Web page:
Renovations to the third floor of building L, located on the Sanford/Lake Mary Campus, have earned a gold certification from the U.S. Green Building Council for promoting energy-saving green technology. Only four other facilities in Seminole County are LEED certified, and only two have a gold certification.
The renovations, which included substantial interior and exterior work, were completed in August 2011. The $14.1 million project includes the remodeling of an adjacent office suite (building F), scheduled for completion by December.
Among building L’s LEED features:
· A highly reflective roof to reflect solar heat gain, saving air conditioning energy.
· High-performance, insulated glass curtain walls that produce natural lighting while reducing heat gain and cooling loss.
· Wood-based products, including ceiling tiles, certified by the Forest Stewardship Council, indicating responsible forest management.
· Ultra low-flow restroom fixtures that use 35 percent less water than those in a typical building.
· Daylighting sensors that dim the lights near the windows, and occupancy sensors that turn off lights when rooms are empty.
· Air-conditioning systems that are 15 percent more energy efficient than those in a typical building and include carbon dioxide sensors to regulate the amount of fresh air brought into each room, based on the number of occupants.
· Paints, sealants, adhesives and coatings with low volatile organic compound (VOC) content, improving the building’s air quality.
In addition, about 75 percent of the construction waste from the remodeling was recycled.
Orlando-based HuntonBrady Architects and construction group Wharton-Smith Inc. were the project’s contractors.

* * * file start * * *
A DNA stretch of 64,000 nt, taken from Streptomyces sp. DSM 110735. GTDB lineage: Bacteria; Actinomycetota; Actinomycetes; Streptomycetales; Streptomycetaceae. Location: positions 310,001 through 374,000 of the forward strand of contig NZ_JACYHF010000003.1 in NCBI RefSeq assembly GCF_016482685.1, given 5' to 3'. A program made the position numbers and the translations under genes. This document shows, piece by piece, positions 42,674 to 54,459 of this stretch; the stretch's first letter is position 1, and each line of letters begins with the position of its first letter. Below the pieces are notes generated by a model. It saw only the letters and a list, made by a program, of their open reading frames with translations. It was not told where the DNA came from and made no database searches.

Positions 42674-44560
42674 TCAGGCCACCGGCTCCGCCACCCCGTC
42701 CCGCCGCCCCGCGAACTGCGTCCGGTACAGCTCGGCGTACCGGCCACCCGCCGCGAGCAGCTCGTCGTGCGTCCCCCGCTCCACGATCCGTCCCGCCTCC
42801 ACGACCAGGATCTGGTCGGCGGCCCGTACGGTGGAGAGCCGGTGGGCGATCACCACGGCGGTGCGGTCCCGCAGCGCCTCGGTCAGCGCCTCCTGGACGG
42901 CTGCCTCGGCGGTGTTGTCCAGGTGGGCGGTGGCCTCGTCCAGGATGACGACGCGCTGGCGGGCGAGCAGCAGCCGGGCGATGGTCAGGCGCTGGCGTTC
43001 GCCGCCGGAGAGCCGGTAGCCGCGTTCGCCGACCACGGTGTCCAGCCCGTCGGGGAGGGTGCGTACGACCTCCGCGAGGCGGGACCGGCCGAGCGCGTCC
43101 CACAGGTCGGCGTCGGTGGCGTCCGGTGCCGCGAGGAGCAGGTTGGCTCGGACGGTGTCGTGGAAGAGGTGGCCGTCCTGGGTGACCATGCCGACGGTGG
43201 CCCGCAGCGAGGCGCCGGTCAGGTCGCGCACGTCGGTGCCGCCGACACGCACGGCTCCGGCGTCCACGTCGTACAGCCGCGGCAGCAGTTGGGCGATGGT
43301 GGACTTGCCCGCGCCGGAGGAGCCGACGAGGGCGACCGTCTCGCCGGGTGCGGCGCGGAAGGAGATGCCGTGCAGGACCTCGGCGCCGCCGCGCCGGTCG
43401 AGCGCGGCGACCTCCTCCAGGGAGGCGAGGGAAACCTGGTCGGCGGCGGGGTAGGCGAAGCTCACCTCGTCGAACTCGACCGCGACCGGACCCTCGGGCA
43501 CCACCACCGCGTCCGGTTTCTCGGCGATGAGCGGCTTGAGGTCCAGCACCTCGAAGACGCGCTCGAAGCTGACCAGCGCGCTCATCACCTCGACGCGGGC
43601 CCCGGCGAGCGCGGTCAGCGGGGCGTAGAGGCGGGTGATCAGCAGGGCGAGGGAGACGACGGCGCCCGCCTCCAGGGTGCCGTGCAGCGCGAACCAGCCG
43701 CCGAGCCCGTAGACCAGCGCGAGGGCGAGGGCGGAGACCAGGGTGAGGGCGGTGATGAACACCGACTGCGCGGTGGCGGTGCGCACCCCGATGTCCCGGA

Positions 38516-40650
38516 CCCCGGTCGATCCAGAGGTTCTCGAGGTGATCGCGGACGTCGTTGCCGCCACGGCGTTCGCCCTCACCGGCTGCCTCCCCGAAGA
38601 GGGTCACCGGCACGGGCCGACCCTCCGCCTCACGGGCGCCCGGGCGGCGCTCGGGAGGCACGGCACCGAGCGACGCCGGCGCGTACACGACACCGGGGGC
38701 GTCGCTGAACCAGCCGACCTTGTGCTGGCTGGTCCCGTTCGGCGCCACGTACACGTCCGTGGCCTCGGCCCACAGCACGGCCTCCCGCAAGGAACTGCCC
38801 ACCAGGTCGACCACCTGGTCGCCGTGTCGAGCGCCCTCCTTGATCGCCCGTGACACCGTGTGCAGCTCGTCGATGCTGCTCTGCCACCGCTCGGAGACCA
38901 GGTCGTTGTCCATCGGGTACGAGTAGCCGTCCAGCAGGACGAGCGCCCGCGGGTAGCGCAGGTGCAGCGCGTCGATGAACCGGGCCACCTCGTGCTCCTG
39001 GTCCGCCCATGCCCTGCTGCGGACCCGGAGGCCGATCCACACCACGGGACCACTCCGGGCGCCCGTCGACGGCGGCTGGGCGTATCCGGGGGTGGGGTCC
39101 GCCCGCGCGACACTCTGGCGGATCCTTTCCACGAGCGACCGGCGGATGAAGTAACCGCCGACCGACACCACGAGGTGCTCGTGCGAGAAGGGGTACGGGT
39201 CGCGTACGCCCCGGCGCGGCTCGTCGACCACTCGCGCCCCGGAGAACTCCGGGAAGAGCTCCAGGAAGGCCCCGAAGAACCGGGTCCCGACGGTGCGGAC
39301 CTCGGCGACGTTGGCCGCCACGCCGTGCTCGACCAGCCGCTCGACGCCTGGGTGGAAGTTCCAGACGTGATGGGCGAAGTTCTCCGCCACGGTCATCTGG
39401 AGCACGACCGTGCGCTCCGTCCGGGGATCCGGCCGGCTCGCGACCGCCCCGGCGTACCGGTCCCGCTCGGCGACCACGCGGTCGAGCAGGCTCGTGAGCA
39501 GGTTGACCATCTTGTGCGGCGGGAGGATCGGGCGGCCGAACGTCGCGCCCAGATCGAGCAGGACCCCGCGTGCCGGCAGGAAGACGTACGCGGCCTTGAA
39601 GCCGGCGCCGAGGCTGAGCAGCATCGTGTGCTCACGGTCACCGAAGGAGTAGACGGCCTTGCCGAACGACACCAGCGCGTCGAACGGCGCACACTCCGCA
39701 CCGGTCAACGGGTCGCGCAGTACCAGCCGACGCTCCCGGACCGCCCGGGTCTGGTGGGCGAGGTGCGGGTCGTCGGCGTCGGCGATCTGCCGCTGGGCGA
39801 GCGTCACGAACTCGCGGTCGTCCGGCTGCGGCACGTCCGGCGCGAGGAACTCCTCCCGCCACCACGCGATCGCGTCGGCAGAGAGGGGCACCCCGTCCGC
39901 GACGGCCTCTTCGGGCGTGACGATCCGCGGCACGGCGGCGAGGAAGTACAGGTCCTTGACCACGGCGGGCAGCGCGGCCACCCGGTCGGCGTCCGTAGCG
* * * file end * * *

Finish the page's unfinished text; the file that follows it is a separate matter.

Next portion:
The third floor of building L contains 21 smart classrooms, a conference room and student gathering spaces. A commemorative LEED plaque will be placed in the building to mark the honor.
The renovations also received a Design Award from the American Institute of Architects.
Since opening for class in August of 2011, the building has served as a convenient learning lab for students in the college’s School of Engineering, Design and Construction, says Cheryl Knodel, program manager for the Interior Design Program.
“Making renovated spaces green is even more challenging than when you’re building from the ground up,” Knodel said during a tour of the third floor. “This building shows students that it’s possible to renovate a 40-year-old building and incorporate today’s technologies to make it energy efficient and create a healthier environment.”
Seminole State College of Florida is committed to using sustainable green design practices and technologies on its four campuses. The College’s School of Engineering, Design and Construction is a leader in integrating green building practices throughout the curriculum. For more information, visit www.seminolestate.edu/construction/.